Updated: March 17, 2021 8:15:11 am
On Monday, Gujarat MLA Vimal Chudasama was asked to leave the Assembly because he turned up in casual wear which, according to those objecting, “violated the decorum” of the House. Chudasama responded that he had campaigned and won votes while wearing a t-shirt, while his party, the Congress, argued that there was no rule about a dress code for the Assembly.
How much of the dignity of a person’s office vests in their clothing? Other countries too have grappled with this question, as politicians rebel against rules that make neckties, jackets or heels compulsory, or prohibit sneakers, sandals, hoodies, t-shirts and a range of other “undignified” items of clothing within the hallowed halls of legislatures. One could argue that many of these dress codes come from a time when men in empires made the rules that everyone else had to follow. This is what Maori MP Rawiri Waititi contended when he was removed from the New Zealand Parliament in February for wearing a traditional pendant around his neck, instead of a tie. The NZ body finally relented, and allowed Waititi to abandon “the colonial noose” in favour of his “cultural identity”.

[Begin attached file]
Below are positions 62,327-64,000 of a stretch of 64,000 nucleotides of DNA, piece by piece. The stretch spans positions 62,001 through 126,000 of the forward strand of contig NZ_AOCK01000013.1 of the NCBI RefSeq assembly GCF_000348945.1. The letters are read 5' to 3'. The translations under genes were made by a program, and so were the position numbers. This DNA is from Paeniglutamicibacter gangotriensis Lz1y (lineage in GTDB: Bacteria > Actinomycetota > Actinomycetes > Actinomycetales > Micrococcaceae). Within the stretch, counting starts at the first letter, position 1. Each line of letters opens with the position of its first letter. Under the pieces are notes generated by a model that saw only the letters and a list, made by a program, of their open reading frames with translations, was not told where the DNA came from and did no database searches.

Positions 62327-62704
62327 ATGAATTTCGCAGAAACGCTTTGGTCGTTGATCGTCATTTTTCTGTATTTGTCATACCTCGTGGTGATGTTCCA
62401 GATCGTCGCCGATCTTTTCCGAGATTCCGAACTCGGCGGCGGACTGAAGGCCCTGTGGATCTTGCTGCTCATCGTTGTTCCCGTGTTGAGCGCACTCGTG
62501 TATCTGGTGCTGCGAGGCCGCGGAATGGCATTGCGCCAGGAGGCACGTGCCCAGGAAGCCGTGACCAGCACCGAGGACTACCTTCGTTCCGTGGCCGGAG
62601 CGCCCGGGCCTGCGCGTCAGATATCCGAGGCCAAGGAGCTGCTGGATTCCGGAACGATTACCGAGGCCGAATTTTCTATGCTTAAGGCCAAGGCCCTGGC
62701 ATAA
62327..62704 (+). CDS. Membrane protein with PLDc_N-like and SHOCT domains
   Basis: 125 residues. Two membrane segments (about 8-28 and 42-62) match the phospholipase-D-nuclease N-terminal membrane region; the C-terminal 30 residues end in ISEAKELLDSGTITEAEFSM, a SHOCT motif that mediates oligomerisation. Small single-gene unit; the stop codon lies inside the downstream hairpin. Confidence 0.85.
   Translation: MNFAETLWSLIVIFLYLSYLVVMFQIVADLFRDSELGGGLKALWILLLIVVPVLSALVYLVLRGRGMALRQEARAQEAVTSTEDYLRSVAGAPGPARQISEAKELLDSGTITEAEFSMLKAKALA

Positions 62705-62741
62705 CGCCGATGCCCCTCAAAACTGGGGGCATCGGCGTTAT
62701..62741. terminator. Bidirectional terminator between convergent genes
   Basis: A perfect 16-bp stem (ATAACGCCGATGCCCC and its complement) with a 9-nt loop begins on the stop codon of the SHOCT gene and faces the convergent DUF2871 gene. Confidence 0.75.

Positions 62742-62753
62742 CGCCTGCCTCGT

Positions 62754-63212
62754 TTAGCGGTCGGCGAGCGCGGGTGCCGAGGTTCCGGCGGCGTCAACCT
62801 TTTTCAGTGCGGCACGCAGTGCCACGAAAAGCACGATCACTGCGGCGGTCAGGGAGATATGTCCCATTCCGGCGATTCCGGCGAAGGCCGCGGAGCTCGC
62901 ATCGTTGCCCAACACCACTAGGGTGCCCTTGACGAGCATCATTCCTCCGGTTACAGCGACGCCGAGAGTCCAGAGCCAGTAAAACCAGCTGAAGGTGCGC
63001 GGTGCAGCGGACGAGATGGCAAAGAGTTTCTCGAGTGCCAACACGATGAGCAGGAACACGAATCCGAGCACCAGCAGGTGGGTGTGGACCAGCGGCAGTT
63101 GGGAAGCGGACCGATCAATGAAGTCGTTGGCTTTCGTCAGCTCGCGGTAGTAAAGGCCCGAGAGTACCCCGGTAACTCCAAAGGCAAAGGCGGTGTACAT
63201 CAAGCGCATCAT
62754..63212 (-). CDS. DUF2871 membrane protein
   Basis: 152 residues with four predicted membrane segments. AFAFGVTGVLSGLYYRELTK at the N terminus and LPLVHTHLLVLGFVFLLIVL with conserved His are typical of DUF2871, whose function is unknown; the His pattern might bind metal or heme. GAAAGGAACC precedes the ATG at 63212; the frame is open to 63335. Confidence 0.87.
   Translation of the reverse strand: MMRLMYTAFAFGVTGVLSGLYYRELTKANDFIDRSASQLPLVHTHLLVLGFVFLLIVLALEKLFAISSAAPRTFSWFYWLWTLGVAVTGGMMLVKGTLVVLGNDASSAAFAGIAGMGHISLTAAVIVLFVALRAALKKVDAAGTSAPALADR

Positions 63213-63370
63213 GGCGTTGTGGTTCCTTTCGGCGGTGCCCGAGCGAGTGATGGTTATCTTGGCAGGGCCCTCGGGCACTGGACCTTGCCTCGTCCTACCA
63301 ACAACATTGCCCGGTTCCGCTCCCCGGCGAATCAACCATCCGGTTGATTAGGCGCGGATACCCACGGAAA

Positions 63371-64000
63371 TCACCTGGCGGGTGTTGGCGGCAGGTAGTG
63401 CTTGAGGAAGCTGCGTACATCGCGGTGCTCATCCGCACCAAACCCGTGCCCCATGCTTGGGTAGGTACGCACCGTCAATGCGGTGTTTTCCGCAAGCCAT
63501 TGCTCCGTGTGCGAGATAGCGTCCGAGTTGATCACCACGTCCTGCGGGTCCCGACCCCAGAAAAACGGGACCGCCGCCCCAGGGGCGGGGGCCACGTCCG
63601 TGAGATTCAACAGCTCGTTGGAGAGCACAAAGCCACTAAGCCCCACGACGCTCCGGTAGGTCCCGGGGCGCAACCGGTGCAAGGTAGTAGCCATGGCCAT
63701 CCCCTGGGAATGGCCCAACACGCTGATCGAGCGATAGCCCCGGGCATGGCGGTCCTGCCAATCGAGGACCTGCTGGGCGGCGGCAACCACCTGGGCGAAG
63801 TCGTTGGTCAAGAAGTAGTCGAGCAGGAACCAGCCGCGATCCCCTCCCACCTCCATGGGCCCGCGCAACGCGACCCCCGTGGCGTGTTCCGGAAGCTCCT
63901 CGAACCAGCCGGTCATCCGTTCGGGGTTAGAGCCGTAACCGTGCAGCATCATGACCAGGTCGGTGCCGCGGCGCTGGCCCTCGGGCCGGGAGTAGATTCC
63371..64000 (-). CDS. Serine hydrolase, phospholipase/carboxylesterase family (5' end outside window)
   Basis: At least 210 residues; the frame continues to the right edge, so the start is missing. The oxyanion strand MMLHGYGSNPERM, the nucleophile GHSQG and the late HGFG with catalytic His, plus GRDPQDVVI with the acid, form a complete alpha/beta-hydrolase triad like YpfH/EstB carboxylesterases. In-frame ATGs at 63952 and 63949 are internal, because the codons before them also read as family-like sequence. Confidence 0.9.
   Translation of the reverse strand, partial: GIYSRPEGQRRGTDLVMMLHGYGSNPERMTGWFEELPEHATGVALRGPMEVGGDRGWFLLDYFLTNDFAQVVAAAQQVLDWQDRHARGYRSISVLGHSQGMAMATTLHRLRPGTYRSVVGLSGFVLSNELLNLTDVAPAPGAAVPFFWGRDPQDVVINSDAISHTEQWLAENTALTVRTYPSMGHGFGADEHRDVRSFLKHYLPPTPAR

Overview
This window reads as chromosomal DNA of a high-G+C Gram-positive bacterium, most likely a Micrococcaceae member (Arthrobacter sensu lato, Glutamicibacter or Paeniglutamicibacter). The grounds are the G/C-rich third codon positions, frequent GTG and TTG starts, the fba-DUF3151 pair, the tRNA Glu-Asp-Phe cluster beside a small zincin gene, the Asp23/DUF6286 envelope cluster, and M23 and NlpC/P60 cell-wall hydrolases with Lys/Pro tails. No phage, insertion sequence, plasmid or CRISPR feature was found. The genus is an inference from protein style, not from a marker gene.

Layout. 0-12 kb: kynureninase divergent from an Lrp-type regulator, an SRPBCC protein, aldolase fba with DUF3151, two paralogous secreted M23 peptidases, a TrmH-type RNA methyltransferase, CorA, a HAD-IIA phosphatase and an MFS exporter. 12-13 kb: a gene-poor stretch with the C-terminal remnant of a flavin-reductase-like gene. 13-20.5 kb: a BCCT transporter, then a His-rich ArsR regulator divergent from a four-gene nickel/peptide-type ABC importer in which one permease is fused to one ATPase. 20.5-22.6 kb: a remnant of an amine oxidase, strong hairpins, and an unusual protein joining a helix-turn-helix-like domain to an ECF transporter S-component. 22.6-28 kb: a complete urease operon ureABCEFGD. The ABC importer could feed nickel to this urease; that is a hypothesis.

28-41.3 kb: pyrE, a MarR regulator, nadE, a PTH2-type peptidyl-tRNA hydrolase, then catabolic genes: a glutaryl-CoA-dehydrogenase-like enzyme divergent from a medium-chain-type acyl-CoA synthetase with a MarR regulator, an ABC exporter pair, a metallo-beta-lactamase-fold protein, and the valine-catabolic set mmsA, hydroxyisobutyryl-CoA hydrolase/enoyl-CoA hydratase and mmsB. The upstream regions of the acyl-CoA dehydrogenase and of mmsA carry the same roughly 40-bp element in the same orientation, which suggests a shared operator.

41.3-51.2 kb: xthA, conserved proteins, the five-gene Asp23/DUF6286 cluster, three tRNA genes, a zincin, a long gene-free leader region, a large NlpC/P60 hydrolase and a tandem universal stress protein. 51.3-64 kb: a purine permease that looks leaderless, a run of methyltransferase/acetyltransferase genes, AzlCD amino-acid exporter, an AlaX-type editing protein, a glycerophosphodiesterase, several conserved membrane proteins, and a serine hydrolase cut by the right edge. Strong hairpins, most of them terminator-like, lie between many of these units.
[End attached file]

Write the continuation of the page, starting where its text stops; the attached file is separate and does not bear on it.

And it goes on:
Discussions of dress codes are really about people’s freedom to express themselves and their worldview. It would also be instructive to recall a certain “half-naked fakir”, striding into Buckingham Palace in 1931 to meet King George V, wearing only a dhoti and shawl. Ten years before the meeting, Gandhiji had made the decision to always wear the humblest of clothing, an act of identification with the poorest of Indians. No lack of fabric could have detracted from the dignity imparted by a firm, principled stand.